Appearing on the NHL Network this week, Couture was asked how he’s feeling with less than one month to go before the Sharks open training camp on Sep. 14.

“There’s good days and bad days,” Couture said. “My bottom teeth are still my real teeth. They’ve tried to keep them so I don’t lose them. I don’t know if I’ll be able to, they’re still pretty sore. My top teeth are all fake now – my front six, I think. So, it’s different. It just feels different in my mouth. 

“But everything else with my face and all that is healed. I’m lucky that it’s an injury that didn’t affect my training, and hopefully won’t affect me going forward.”

Couture was injured on March 25 in Nashville. He was set up just outside the crease in the offensive zone when a Brent Burns point shot hit a stick before squarely battering the now 28-year-old’s mouth.

After missing the final seven games of the regular season, Couture returned for the Sharks’ playoff opener. He managed to play in all six games of the first round loss, posting two goals and one assist for three points, although he struggled at times and was seemingly targeted by the Oilers.

Couture is currently in his hometown of London, Ontario where he’s staging a casino event for brain research. Fellow Sharks Chris Tierney and Dylan DeMelo will take part, as will other NHL stars like the Kings’ Drew Doughty.

Analysis: Sharks will need results from recent draft classes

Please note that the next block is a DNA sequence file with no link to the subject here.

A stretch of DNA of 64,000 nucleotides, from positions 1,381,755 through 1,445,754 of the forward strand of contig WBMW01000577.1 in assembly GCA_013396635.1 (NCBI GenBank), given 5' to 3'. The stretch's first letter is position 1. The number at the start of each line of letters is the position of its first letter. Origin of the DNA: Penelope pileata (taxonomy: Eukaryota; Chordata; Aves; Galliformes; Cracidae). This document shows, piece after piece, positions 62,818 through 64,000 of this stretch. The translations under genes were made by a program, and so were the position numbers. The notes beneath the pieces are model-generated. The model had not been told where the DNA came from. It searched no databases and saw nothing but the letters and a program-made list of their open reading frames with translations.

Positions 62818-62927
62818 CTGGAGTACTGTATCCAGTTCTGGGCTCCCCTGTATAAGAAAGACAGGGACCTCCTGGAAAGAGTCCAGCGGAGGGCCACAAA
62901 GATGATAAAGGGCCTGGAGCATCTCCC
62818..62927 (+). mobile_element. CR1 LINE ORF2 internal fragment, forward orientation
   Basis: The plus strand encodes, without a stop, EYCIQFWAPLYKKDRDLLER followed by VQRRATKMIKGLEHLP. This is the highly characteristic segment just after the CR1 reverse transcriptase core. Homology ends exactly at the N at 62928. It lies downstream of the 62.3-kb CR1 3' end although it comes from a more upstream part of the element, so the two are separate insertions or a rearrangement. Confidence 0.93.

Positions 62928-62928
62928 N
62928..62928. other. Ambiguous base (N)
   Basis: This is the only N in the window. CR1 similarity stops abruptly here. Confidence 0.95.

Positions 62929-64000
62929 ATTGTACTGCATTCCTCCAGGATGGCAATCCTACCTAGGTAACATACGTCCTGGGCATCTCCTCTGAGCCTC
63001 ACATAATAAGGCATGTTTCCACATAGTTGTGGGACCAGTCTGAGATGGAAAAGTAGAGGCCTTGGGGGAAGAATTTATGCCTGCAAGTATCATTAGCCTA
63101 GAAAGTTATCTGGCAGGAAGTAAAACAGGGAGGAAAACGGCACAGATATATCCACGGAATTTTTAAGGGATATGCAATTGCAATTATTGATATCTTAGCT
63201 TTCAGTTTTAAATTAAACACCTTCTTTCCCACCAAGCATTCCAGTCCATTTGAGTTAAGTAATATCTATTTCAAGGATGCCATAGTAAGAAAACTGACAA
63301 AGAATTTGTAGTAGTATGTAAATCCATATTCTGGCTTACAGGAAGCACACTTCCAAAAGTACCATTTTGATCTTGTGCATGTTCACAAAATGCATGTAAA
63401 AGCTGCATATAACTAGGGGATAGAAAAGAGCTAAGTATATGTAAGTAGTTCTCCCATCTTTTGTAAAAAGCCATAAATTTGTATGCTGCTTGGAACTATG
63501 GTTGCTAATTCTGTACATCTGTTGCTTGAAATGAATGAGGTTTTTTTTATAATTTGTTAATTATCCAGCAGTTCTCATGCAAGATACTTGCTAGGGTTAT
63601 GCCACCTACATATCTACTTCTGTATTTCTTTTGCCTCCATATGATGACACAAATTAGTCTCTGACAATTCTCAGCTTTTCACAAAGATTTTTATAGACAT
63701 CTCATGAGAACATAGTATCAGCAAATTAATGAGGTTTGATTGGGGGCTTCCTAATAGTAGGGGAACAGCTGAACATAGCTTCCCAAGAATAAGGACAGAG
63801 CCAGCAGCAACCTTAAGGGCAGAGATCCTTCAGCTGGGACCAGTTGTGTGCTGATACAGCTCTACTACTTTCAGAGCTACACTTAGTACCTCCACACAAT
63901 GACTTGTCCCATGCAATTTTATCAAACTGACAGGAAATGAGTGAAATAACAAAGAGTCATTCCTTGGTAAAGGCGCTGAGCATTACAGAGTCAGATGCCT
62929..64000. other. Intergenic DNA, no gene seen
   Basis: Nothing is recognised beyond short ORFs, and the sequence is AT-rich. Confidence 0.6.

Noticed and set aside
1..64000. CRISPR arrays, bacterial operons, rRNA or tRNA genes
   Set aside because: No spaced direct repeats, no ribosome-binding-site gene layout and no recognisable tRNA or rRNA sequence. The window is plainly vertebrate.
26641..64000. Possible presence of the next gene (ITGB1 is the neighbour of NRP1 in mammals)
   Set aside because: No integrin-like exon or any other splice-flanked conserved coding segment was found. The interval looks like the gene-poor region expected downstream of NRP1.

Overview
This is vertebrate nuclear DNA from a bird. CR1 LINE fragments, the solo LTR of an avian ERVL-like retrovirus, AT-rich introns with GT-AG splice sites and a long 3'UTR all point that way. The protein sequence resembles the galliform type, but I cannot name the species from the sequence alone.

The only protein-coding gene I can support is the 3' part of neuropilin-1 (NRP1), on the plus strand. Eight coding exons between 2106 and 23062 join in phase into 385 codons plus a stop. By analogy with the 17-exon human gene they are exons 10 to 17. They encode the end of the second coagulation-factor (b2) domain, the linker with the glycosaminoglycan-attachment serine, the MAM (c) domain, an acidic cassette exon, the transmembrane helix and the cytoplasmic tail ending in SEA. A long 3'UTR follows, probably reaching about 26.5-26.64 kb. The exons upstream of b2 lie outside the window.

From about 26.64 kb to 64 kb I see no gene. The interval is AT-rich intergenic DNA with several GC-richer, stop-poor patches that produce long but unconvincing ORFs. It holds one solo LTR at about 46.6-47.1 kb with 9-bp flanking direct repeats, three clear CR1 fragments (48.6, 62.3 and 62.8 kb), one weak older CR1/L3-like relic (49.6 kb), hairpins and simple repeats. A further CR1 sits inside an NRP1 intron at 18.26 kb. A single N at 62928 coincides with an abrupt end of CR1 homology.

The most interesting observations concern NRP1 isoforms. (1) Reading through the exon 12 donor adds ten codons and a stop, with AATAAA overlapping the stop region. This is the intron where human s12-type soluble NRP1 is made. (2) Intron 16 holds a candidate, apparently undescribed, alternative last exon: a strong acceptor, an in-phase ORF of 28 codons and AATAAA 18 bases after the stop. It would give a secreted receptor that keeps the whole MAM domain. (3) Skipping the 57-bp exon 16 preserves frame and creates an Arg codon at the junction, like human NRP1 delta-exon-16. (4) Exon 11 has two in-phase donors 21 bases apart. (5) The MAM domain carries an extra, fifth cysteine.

Analysis: Sharks will need results from recent draft classes

It was late in the lockout-shortened 2013 season when Sharks general manager Doug Wilson really started to prepare for the future. Douglas Murray was dealt to Pittsburgh for a pair of second round selections. Ryane Clowe packed his bags for Broadway, in exchange for a second and a third round pick from the Rangers. Michal Handzus went to Chicago for a fourth rounder.

Wilson’s logic was sound, as it typically takes two-to-four years before draft picks have a chance to make an impact at the NHL level. The general manager figured that by then, players like Joe Thornton and Patrick Marleau either wouldn’t be a part of the team anymore or would be slowing down. Restocking the cupboards was essential.

From 2013-15, the Sharks made 24 selections over the next three NHL entry drafts, including seven total picks in the top two rounds. Some players have shown promise. Others haven’t. A few aren’t in the organization anymore. That’s the nature of the business.